The CDC released consolidated recommendations for COVID-19 testing, including interim guidelines for nursing home residents and health care personnel, as well as testing strategy options for high-density critical infrastructure workplaces after a COVID-19 case is identified. These recommendations compile and update previous guidance. The consolidated recommendations for testing, Overview of Testing for SARS-CoV-2, were developed based on what is currently known about COVID-19 and are subject to change.
The U.S. FDA has scheduled an Aug. 13 public workshop, titled “Spinal Device Premarket Review,” that is intended to enhance understanding of the agency’s review of data and information submitted to support premarket authorization for spinal devices falling under 21 CFR 888.3070 and 21 CFR 888.3080 by highlighting key sections of a 510(k) submission. It is targeted toward members of the orthopedic community, device manufacturers and industry consultants, informing them on FDA-issued product-specific and general guidances, with an eye toward submission quality and promoting efficient review of orthopedic premarket applications. The event is webcast only, with registration due Aug. 3.
House Energy and Commerce Committee Chairman Frank Pallone (D-N.J.) and Communications and Technology Subcommittee Chairman Mike Doyle (D-Pa.) sent a letter to Federal Communications Commission (FCC) Chairman Ajit Pai requesting additional transparency on the distribution of public funds through the COVID-19 Telehealth Program, which Congress created in the CARES Act. Specifically, Congress appropriated $200 million to the FCC to address the coronavirus “by providing telecommunications services, information services, and devices necessary to enable the provision of telehealth services.” The FCC said that as of June 10, it had awarded more than $104 million in appropriated funds through the COVID-19 Telehealth Program. The representatives assert that many details of these awards are known only to the FCC. The duo has asked the FCC to take certain actions by June 19, updating certain information weekly. These actions are providing on its public facing website a docket that includes all of the applications the commission has received for the program; detail which applications have been approved; provide the date on which funds were actually dispersed for approved applications; and create a summary of any uses or devices that were not approved for reimbursement.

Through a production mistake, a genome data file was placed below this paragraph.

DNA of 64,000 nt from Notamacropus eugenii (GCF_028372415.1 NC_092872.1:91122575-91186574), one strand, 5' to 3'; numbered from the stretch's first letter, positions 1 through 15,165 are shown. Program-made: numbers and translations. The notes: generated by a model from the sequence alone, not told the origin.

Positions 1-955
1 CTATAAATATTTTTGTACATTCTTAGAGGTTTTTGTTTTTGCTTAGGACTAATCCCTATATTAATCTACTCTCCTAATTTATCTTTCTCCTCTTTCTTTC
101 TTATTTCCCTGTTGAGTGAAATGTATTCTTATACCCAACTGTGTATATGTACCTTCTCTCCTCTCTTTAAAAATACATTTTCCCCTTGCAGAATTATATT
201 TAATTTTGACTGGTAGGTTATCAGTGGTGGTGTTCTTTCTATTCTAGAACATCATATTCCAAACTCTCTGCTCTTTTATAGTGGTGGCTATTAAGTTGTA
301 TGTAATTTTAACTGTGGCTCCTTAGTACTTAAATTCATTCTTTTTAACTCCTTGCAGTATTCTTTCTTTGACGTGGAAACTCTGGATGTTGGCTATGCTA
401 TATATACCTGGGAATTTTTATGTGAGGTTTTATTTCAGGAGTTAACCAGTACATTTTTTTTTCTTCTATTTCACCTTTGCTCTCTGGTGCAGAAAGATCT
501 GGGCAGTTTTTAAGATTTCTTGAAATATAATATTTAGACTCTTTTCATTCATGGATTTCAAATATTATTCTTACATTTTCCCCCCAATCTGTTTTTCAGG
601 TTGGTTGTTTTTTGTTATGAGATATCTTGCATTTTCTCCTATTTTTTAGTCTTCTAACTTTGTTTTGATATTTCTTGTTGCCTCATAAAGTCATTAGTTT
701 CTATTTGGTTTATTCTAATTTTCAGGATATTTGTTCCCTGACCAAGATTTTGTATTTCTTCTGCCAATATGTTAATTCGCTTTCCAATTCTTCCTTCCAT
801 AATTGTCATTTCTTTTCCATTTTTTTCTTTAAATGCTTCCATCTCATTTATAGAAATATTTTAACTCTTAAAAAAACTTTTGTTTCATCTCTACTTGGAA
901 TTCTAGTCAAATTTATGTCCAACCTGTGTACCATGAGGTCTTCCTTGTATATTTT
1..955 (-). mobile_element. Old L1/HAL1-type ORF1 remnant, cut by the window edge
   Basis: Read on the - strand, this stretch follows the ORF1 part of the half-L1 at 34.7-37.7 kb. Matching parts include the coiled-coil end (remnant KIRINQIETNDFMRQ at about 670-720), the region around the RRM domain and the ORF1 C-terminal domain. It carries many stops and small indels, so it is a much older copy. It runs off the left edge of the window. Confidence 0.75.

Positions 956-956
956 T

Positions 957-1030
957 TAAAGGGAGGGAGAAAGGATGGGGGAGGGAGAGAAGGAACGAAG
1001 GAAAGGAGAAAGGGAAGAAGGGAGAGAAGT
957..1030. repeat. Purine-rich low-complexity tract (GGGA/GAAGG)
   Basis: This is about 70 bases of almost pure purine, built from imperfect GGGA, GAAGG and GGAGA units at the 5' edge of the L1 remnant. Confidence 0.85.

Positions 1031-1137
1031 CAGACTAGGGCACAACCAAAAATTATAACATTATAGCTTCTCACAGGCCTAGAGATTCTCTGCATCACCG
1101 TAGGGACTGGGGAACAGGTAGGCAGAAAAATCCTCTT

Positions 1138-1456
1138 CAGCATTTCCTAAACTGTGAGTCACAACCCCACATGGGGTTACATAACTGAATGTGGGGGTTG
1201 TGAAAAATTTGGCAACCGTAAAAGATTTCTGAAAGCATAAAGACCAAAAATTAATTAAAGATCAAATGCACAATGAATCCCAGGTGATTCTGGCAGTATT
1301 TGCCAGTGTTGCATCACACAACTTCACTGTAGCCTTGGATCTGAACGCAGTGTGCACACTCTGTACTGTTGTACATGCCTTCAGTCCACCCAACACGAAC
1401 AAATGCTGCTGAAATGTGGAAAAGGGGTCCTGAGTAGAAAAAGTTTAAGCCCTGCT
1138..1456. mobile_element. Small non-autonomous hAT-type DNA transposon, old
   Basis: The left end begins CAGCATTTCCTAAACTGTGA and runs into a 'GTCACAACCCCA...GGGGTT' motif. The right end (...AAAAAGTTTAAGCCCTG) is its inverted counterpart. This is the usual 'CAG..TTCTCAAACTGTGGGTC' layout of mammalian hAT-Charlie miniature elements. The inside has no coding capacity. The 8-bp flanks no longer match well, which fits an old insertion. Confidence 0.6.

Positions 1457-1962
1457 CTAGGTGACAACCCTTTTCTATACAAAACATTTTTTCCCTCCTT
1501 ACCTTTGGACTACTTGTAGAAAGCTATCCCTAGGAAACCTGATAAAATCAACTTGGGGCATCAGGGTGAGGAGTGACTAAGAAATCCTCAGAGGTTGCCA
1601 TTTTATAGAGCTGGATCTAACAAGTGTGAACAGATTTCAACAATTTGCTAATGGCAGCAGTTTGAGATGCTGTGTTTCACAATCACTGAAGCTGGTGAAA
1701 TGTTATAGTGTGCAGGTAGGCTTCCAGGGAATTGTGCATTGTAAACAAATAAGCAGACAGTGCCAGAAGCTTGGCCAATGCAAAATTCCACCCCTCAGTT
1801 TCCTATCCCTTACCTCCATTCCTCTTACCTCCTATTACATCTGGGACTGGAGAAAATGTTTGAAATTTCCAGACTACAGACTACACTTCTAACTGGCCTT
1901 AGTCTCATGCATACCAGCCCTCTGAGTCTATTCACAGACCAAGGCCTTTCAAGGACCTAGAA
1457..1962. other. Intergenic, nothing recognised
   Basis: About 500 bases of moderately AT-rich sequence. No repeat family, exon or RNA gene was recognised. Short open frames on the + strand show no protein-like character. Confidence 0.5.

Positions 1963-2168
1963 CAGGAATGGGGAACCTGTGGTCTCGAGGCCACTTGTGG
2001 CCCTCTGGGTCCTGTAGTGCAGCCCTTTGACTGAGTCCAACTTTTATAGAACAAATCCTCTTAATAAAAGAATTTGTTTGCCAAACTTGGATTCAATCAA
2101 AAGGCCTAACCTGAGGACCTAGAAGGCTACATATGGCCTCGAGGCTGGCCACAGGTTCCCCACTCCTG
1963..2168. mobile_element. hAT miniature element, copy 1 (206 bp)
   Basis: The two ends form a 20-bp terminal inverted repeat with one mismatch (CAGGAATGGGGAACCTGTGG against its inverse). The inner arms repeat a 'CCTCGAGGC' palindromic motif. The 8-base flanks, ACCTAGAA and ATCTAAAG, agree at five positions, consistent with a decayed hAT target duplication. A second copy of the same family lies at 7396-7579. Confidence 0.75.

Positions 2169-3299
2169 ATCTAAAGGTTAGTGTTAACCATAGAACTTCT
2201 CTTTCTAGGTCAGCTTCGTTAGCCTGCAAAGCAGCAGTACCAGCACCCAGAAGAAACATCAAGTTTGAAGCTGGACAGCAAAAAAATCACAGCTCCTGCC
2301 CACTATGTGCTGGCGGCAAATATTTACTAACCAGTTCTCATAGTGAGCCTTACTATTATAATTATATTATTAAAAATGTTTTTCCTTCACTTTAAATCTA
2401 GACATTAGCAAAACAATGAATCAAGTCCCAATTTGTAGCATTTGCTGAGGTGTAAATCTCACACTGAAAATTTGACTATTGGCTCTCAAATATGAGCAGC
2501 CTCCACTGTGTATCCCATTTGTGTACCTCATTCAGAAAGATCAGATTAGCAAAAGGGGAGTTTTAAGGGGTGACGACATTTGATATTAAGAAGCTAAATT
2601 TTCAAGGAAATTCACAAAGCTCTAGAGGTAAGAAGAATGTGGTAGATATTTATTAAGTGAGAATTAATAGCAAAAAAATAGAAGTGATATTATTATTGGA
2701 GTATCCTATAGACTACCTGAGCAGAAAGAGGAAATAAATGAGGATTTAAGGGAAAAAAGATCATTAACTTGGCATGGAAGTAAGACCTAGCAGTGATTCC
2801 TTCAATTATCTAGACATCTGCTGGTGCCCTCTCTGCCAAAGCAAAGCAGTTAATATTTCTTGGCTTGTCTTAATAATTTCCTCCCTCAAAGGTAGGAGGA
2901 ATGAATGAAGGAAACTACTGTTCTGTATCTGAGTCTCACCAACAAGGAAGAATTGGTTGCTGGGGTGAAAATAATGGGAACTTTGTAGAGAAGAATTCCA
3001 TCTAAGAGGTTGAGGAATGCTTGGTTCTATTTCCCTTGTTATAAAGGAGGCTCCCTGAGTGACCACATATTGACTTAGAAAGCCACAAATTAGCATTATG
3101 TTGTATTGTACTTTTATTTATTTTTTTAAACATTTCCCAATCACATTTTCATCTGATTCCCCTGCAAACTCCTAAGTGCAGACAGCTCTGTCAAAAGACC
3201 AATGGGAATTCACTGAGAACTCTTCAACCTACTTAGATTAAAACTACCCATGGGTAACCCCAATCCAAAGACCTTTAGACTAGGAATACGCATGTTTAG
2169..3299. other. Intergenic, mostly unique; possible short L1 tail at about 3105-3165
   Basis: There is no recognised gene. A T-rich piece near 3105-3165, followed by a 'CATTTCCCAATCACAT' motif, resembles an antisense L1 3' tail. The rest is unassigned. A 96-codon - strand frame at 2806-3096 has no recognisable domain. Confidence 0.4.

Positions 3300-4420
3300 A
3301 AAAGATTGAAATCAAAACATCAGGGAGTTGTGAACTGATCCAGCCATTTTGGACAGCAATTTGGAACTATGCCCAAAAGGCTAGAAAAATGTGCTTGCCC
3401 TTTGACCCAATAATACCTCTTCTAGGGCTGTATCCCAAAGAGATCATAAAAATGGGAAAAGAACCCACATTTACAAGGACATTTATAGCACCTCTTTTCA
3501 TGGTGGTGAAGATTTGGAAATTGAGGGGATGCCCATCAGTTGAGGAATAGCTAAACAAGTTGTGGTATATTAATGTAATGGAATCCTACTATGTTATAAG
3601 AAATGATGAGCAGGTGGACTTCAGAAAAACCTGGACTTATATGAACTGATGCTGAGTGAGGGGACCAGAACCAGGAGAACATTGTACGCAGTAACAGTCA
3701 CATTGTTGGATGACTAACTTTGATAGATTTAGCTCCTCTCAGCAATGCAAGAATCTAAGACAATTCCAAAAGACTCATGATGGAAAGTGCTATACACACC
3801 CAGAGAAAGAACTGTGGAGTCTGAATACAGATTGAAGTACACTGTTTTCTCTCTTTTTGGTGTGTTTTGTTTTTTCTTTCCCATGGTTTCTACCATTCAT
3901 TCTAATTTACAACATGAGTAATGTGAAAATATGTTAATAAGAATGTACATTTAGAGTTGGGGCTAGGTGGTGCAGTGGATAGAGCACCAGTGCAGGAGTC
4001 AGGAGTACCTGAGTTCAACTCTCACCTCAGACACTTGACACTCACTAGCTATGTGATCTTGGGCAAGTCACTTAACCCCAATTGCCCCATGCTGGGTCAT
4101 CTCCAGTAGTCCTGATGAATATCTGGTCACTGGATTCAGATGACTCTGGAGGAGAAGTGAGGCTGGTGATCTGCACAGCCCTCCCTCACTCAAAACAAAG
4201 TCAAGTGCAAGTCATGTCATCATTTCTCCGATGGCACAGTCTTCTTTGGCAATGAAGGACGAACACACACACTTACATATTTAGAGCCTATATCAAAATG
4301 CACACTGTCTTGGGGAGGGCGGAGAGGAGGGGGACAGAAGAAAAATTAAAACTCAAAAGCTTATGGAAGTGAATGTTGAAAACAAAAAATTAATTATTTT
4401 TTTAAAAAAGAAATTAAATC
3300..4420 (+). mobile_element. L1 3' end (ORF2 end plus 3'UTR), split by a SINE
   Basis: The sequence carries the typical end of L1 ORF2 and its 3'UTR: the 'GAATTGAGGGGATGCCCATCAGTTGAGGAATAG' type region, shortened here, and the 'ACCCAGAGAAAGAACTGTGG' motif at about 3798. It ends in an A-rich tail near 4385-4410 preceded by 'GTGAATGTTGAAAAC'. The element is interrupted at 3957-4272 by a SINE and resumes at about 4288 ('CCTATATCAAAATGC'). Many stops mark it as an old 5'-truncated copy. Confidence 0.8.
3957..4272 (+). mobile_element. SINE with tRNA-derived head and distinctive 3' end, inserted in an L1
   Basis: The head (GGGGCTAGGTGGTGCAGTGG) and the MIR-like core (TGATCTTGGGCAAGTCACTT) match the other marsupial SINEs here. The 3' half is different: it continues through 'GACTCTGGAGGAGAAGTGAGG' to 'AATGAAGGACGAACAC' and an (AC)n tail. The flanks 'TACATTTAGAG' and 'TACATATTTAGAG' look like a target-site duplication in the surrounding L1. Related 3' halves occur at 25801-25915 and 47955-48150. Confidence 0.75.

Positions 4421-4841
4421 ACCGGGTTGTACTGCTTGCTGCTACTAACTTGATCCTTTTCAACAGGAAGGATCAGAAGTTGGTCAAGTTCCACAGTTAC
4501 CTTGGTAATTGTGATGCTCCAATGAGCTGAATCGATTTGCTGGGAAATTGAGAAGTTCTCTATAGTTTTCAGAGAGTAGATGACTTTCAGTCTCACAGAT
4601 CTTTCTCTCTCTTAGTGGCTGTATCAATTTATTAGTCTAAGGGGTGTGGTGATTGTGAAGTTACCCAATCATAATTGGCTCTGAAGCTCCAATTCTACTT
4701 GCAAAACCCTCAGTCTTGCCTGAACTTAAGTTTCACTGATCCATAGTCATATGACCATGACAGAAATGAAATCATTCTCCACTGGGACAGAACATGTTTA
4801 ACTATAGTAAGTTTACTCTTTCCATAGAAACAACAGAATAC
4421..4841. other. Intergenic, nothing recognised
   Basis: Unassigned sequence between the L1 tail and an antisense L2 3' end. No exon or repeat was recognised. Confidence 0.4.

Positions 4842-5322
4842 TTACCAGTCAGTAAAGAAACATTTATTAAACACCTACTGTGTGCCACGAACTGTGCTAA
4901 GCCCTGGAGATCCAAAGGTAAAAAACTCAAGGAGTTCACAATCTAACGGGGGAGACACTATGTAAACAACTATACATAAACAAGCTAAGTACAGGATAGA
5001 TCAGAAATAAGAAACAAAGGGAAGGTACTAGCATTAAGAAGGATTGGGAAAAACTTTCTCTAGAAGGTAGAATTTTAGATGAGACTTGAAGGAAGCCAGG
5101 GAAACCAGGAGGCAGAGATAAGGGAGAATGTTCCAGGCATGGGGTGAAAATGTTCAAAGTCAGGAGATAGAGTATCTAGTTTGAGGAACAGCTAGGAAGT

The U.S. Senate’s Committee on Health, Education, Labor and Pensions (HELP) has scheduled a June 23 hearing, titled “COVID-19: Lessons Learned to Prepare for the Next Pandemic.” HELP Chair Sen. Lamar Alexander (R-Tenn.) issued a white paper June 9 identifying COVID-19-related areas that must be addressed – accelerating R&D for tests, treatments and vaccines; improving infectious disease surveillance; rebuilding stockpiles and improving the medical supply surge capacity and distribution; improving local and state public health capabilities; and improving coordination of federal agencies during a health emergency.